The lawmakers make strange bedfellows. Yoho is a member of the ultraconservative House Freedom Caucus, Davis is a rural Republican who supports medical marijuana and lifting Cuba restrictions and Delaney is a wealthy former banker who represents part of the Washington, D.C., suburbs.
But the lawmakers, who traded both barbs and compliments during their sit-down with reporters during an otherwise tense and partisan week on Capitol Hill focused on healthcare, say they share the common goal of boosting the economy through infrastructure investment.
The trio believes their legislation can bridge the partisan gap in Congress.
Fiscal conservatives have been reluctant to back massive federal spending on transportation, especially if it blows a massive hole in the deficit. But tax reform may be one way to get them on board.
“Infrastructure was something I campaigned on as a Republican, which there wasn’t exactly a hot bed of conservative support for,” Davis said. “It’s going to take Republicans like me and Democrats like John to be able to come together and understand how do we actually pay for those projects.”
Yoho said the Trump administration, which is collecting funding ideas as it begins to craft a comprehensive infrastructure bill, appears to have some appetite for the idea.
The chairmen of the House and Senate Transportation committees, Rep. Bill Shuster (R-Pa.) and Sen. John ThuneJohn Randolph ThuneManchin keeps Washington guessing on what he wants Manchin-McConnell meet amid new voting rights push Republican leaders misjudged Jan. 6 committee MORE (R-S.D.), respectively, have also signaled interest in using repatriation to pay for the plan.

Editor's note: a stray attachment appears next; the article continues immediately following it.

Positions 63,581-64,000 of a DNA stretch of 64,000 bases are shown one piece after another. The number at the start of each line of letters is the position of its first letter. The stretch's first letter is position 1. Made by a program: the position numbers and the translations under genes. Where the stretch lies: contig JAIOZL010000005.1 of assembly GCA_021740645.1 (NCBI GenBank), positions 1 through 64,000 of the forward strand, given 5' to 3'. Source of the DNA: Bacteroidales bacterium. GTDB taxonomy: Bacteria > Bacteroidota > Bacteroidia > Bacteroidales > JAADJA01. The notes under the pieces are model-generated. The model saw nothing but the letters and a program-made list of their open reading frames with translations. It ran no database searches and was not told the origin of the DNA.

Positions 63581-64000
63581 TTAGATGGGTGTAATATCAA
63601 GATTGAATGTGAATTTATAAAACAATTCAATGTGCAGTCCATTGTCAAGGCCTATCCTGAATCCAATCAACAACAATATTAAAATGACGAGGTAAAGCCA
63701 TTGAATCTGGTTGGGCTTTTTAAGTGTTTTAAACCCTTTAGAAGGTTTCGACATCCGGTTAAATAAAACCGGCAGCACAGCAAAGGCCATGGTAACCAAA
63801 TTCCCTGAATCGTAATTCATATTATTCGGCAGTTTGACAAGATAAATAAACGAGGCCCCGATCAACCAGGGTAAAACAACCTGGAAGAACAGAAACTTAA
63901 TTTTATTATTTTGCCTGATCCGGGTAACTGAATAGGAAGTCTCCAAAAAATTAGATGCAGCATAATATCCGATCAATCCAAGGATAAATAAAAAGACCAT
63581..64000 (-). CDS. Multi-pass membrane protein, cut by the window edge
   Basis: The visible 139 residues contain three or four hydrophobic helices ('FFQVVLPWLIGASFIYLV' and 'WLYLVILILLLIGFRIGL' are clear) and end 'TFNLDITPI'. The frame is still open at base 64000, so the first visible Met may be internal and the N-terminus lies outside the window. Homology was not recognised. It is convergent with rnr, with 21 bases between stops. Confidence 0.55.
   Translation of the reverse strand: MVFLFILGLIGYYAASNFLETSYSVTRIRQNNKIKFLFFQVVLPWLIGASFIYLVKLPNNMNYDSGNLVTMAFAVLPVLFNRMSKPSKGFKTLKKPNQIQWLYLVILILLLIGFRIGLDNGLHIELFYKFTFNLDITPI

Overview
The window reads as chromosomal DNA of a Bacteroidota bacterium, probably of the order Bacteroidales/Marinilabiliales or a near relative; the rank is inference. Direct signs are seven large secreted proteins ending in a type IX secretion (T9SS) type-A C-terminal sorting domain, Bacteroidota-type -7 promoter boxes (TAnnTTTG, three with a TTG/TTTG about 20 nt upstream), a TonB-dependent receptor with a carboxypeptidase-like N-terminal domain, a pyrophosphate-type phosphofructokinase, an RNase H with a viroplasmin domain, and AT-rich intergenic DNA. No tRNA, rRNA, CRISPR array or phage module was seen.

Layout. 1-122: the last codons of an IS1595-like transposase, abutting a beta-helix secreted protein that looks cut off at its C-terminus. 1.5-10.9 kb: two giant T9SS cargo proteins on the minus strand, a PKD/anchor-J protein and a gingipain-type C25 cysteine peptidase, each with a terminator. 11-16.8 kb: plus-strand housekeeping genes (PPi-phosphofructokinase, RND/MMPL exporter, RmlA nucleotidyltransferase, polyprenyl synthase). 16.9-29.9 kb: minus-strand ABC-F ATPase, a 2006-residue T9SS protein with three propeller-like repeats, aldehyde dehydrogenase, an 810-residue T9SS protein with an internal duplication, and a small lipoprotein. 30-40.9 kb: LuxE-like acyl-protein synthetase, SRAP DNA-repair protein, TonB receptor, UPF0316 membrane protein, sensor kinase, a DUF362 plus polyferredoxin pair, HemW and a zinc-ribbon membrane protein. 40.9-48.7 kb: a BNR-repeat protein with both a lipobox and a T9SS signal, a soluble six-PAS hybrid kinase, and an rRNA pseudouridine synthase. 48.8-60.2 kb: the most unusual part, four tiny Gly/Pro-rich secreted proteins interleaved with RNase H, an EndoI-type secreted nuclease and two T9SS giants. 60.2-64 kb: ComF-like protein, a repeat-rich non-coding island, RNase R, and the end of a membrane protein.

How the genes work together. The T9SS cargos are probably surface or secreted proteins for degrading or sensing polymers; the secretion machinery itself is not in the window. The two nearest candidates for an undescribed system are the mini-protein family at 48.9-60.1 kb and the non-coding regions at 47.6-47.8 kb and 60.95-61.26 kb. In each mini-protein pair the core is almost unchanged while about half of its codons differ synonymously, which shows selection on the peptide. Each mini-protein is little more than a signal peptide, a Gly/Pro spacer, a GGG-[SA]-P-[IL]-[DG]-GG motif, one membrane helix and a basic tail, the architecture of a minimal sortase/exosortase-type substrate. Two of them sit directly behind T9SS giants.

“I’ve shared this with [Vice President] Mike PenceMichael (Mike) Richard PenceEthics group files complaint against former Pence chief of staff Marc Short Pence aiming to raise M ahead of possible 2024 run: report Congress could stop Milley's nuclear weapons quandary from happening again MORE and said these are the things we have,” Yoho said. “And Mike Pence says, ‘You know what, you’ve brought this up to me before. We’re seriously looking at it.’”
“So I feel we’re making headway on it,” Yoho added.
But even though Trump and Congress have both signaled interest in tackling tax reform and infrastructure this year, that doesn’t mean they will dovetail together.
For one thing, lawmakers tasked with writing tax laws have been reluctant to commit to spending the cash from repatriation on infrastructure. Instead, they prefer to use that money to overhaul the tax code, and there are questions over whether there’s enough revenue to effectively accomplish both.
And Trump and leadership have both suggested that tax reform will come before infrastructure, which could spell trouble for the trio’s legislation if repatriation gets all used up.
“If you sequence these things, so you do tax reform first and infrastructure second … the chances of the people doing tax reform setting aside some money for some future infrastructure discussion are non-existent,” Delaney said. “Unless infrastructure has a seat at the table, it will be much harder.”